The man who predicted the death of TV in 1995

Yesterday, NFL Media announced a carriage agreement with Youtube TV. This is a massive shift because live sports content is seen as one of the remaining pillars of linear TV. NFL execs have explained the move very simply: they want the broadest distribution possible, and are therefore following their audience where it goes.

For a while now audiences have turned to video on demand, whether ad-supported (AVOD) or not (SVOD). The coronavirus pandemic has accelerated that trend. As a parent of two small children, I was happy to pay Disney+ for quality content that would keep my children entertained during lockdown.

The question is then: what is left of TV if entertainment goes to SVODs and live sports go to Youtube? Is TV defined by the content or by the screen? The debate is raging in the advertising industry because this question is quite literally a billion-dollar one.

Interestingly – as often in media – this debate is not as new as we would think. In an almost prescient interview with Wired 25 years ago, MIT Media Lab founder Nicholas Negroponte addressed this very question:

For the past five years, people who build TV sets have been putting more and more computation into their TVs, and people who build personal computers have been putting more and more video into their personal computers. When these two industrial trends converge, there will be no distinction between the two. Don’t worry about the difference between the TV set and the PC. That’s not fundamental, because basically a TV set is a personal computer you look at from the sofa. Focus on the broadcasting side of it. In the future, we won’t be pushing bits at people like we’re doing today. It doesn’t matter whether you call the receiver a TV or a PC. What’s going to change is how those bits are delivered. (…) They don’t have to be in real time. They can trickle in. They can come in bursts. They can come on demand.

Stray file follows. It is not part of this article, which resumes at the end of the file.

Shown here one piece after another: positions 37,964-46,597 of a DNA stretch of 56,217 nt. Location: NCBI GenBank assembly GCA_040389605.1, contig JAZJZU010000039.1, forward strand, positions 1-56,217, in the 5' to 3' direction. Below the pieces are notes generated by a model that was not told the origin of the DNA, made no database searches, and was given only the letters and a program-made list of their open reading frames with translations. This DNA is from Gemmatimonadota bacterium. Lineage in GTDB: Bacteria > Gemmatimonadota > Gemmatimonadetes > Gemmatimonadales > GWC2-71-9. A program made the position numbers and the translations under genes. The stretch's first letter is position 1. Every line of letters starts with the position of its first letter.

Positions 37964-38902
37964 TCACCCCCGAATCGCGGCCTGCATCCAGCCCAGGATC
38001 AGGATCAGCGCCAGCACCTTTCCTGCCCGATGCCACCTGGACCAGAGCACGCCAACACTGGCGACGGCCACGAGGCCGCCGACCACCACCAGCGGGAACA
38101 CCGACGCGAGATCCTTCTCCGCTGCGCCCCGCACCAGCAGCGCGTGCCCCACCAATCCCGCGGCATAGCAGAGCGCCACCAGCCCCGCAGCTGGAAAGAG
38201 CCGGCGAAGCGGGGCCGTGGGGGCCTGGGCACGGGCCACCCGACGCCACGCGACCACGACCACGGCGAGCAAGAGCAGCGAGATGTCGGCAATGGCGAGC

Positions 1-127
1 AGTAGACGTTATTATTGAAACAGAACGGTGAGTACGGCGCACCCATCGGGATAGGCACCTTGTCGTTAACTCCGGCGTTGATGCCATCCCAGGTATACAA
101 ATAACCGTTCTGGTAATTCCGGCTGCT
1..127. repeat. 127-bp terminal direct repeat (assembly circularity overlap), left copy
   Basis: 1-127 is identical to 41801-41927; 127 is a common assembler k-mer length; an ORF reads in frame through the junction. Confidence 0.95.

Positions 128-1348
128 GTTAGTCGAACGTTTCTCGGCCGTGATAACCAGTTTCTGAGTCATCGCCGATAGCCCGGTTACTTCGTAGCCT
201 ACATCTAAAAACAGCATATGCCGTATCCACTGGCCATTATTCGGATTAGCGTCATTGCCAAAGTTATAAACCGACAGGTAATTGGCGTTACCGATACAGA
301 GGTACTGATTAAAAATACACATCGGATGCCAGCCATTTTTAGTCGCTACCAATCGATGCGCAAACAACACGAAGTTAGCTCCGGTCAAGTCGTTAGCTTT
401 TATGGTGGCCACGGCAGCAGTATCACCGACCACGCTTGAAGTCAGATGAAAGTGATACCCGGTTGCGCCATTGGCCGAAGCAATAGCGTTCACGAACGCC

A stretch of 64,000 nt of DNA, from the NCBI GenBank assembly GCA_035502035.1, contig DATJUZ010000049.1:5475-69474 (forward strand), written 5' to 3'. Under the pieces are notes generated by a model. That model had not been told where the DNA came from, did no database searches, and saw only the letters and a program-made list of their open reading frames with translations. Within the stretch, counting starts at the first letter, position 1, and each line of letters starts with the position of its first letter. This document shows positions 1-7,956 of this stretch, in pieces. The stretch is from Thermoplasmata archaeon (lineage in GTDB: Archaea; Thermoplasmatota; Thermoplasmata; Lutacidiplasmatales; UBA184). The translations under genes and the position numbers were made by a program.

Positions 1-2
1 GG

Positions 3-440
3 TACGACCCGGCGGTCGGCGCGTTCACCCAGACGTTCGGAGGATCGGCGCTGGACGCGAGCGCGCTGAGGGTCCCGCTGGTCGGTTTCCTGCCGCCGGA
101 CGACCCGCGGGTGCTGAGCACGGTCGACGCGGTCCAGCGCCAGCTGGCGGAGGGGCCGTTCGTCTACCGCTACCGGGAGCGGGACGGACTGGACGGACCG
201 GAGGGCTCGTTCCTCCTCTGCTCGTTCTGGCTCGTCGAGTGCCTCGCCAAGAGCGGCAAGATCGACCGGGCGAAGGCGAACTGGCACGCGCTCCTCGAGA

In the rest of the interview – which touches on other current topics such as privacy regulations and artificial intelligence – Negroponte asserts that the Internet is “a medium of choice”, and goes on to pretty much predict the death of TV. I hope he is wrong.

When Covid-19 lockdown measures were enforced in March, people started watching more streaming services but also more TV. When Chadwick Boseman sadly passed away last week, fans around the globe organised to watch the movie Black Panther at the same time. TV can be a comforting collective experience, even when your football team loses.

As a consumer I understand the appeal of SVOD and content personalisation. But TV is expensive to produce and surely quality content should not be reserved to those who can pay subscriptions fees. Having worked in programmatic advertising for 10 years I understand the power of addressability. But as a citizen I also worry about the fragmentation of society, that different groups will end up lacking a common cultural layer to even dialog with each other. Can we find a balance between subscription models and ad-supported models, and between personalised content and shared culture?

To be fair to Negroponte I suspect his point was not so much in favour of über-personalisation than it was against TV content forced on consumers for lack of an alternative offering. With SVODs, content creators get a direct connection to the audience and its behaviours, shortening the feedback loop and tipping the power balance in favour of the users. This could improve content production choices but also promote a better representation of minorities.

To finish with a heart-warming quote from a 2017 Nielsen study: “Much of the American narrative lately has focused on a growing cultural divide. But Nielsen’s data on television programming show something different. Storylines with a strong black character or identity are crossing cultural boundaries to grab diverse audiences and start conversations. That insight is important for culture and content creators, as well as manufacturers and retailers looking to create engaging, high-impact advertising campaigns.

TV as we knew it may be dead, but TV as it could be has never been so interesting.

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